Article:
Look, I get where “Don’t Look Up” is coming from. We’re coming through a global crisis where experts have been ignored, literally every issue is strategically used to divide us politically and the results have been depressingly awful.
Weaponizing all of that angst into satire makes all the sense in the world. But if you are going to use satire to make a global, apocalyptic statement, then you need to be focused like a laser. “Don’t Look Up” is more like a bull in a china shop.
It looks to take on all of society’s ills from fractured politics to social media to outsized corporate influence in one fell swoop. This movie is swinging a wrecking ball, and the results are about as exhausting and depressing as the past two years of real life has been.
The premise is pretty simple, a couple of astronomers, played by Leonardo DiCaprio and Jennifer Lawrence, discover a comet that is going to hit Earth and wipe out all life on the planet unless the world can mobilize to stop it. They are basically ignored.
Some of my favorite movies have taken this big swing. “Dr. Strangelove” turned Cold War paranoia into a gleeful farce, “Network” was a bleak sendup about the role of media in our daily lives and “Idiocracy” is a goofball romp through a future where intelligence has evolved right out of the human species.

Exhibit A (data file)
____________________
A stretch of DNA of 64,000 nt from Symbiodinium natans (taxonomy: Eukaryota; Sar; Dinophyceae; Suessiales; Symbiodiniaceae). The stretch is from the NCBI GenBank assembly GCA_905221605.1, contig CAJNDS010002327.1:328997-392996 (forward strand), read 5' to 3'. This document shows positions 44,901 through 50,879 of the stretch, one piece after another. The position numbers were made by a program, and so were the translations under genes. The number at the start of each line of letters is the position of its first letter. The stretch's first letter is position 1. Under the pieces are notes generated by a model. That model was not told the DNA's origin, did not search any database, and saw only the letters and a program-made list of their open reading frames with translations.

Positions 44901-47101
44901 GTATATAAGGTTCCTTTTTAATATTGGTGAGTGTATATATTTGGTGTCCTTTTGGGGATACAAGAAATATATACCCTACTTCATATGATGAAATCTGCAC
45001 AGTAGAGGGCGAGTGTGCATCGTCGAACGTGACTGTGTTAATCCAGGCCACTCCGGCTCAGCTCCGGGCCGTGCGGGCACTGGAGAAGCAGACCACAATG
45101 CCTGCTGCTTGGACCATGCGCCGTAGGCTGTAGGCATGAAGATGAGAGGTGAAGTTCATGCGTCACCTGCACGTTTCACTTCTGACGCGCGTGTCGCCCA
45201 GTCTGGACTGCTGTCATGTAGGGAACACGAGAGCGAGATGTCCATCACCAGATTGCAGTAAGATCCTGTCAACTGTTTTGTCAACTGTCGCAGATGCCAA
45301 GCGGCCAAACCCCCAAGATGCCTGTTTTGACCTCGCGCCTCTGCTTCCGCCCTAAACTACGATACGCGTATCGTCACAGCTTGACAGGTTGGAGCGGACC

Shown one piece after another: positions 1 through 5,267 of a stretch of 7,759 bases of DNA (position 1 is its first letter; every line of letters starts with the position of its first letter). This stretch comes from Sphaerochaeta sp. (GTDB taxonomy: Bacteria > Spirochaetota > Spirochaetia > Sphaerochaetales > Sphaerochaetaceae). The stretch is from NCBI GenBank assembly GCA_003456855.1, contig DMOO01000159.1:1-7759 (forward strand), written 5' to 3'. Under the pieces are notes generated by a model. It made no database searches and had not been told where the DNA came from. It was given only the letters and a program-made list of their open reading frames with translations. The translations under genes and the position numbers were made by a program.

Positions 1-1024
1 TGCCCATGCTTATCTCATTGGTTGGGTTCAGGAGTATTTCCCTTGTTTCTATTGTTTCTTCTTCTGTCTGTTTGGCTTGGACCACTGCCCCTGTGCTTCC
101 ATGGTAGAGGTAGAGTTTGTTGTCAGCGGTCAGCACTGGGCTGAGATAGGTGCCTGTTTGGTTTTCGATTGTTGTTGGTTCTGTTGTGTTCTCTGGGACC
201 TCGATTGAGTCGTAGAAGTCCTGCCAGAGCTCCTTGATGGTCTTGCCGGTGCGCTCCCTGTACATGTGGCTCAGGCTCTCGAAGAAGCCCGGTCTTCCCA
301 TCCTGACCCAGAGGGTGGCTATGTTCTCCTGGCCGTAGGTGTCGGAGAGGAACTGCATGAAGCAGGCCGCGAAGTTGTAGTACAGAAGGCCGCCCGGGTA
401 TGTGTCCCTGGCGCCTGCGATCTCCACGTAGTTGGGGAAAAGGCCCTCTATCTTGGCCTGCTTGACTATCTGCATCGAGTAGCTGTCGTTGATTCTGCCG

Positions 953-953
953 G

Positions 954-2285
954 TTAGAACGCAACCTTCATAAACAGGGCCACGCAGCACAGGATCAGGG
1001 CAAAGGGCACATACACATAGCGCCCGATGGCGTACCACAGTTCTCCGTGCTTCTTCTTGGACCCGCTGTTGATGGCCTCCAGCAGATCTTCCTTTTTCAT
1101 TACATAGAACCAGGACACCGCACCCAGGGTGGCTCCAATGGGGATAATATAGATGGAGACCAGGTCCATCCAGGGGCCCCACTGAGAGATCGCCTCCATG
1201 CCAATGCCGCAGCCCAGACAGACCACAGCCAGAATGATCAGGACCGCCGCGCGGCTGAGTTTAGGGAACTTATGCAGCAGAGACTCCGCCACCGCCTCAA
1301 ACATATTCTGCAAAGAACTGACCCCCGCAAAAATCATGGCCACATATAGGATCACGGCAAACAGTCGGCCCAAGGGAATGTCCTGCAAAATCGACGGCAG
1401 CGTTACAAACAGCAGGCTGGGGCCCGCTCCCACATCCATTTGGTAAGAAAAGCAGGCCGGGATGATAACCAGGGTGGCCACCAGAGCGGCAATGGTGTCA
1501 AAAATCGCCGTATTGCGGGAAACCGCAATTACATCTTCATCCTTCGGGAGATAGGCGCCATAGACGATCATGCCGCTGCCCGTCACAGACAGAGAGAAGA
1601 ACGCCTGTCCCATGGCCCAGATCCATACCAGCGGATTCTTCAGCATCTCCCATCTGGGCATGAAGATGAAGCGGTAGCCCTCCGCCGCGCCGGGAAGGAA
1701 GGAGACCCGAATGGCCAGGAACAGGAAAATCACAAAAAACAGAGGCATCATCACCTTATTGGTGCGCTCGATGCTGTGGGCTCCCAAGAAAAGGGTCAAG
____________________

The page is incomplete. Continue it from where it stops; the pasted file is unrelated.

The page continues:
These movies all certainly wore their cynicism on their sleeve, but they stayed zeroed in on their tone so you always knew exactly where you stood as the stakes got increasingly dire. There was also a bass note of hope that softly thumped through all these movies that kept you smiling even as everything crumbled around you.
“Don’t Look Up” couldn’t find a consistent tone and I’m not sure if it even cares to have one. Writer/director Adam McKay wants to be funny and heartfelt and profound, and he swings wildly from farce to genuine earnestness and all points in between. In the end it become so cynical almost to the point of nihilism.
The thesis of “Don’t Look Up” is that the world is currently so hapless that the only thing that decent, intelligent people can do is just sit around and wait to die because no matter how hard they try, nothing they do changes how screwed we are. That level of hopelessness is not what I need from a movie right now.
So is there anything redeemable about this movie? Sure. The performances are great across the board, especially Cate Blanchett as a morning talk show host who happily pedals fluff even though she is shrewdly intelligent. There’s also a good running gag about a general that charges for snacks (although for a “comedy” the laughs are very few and very far between).
If you aren’t aware that the world is presently, fundamentally broken, then this movie isn’t going to be the thing that clues you into that fact. Instead, in the name of proving an intensely well-proven point, it just presses down on a frayed, exposed nerve left raw by the pandemic and the ridiculousness that surrounded it. In some ways, that’s more of a bummer than the world blowing up.
“Don’t Look Up” is rated R for language throughout, some sexual content, graphic nudity and drug content.